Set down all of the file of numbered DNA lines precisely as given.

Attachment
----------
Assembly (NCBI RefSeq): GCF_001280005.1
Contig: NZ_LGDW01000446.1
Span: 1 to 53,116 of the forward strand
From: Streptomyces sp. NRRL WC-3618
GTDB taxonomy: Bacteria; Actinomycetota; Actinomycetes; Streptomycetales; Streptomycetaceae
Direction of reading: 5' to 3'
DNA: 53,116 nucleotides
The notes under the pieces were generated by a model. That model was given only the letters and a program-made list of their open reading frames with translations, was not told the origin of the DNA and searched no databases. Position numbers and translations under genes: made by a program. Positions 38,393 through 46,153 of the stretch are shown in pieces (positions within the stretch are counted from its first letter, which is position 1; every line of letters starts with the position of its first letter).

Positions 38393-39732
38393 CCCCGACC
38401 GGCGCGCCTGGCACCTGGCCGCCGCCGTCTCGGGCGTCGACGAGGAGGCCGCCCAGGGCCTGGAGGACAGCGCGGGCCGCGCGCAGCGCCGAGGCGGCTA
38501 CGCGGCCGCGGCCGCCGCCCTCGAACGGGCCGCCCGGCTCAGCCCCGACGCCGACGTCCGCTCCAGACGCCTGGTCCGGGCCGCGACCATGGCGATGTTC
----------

Assembly (NCBI RefSeq): GCF_001280005.1
Contig: NZ_LGDW01000446.1
Span: 1 to 53,116 of the forward strand
From: Streptomyces sp. NRRL WC-3618
GTDB taxonomy: Bacteria; Actinomycetota; Actinomycetes; Streptomycetales; Streptomycetaceae
Direction of reading: 5' to 3'
DNA: 53,116 nucleotides
The notes under the pieces were generated by a model. That model was given only the letters and a program-made list of their open reading frames with translations, was not told the origin of the DNA and searched no databases. Position numbers and translations under genes: made by a program. Positions 38,393 through 46,153 of the stretch are shown in pieces (positions within the stretch are counted from its first letter, which is position 1; every line of letters starts with the position of its first letter).

Positions 38393-39732
38393 CCCCGACC
38401 GGCGCGCCTGGCACCTGGCCGCCGCCGTCTCGGGCGTCGACGAGGAGGCCGCCCAGGGCCTGGAGGACAGCGCGGGCCGCGCGCAGCGCCGAGGCGGCTA
38501 CGCGGCCGCGGCCGCCGCCCTCGAACGGGCCGCCCGGCTCAGCCCCGACGCCGACGTCCGCTCCAGACGCCTGGTCCGGGCCGCGACCATGGCGATGTTC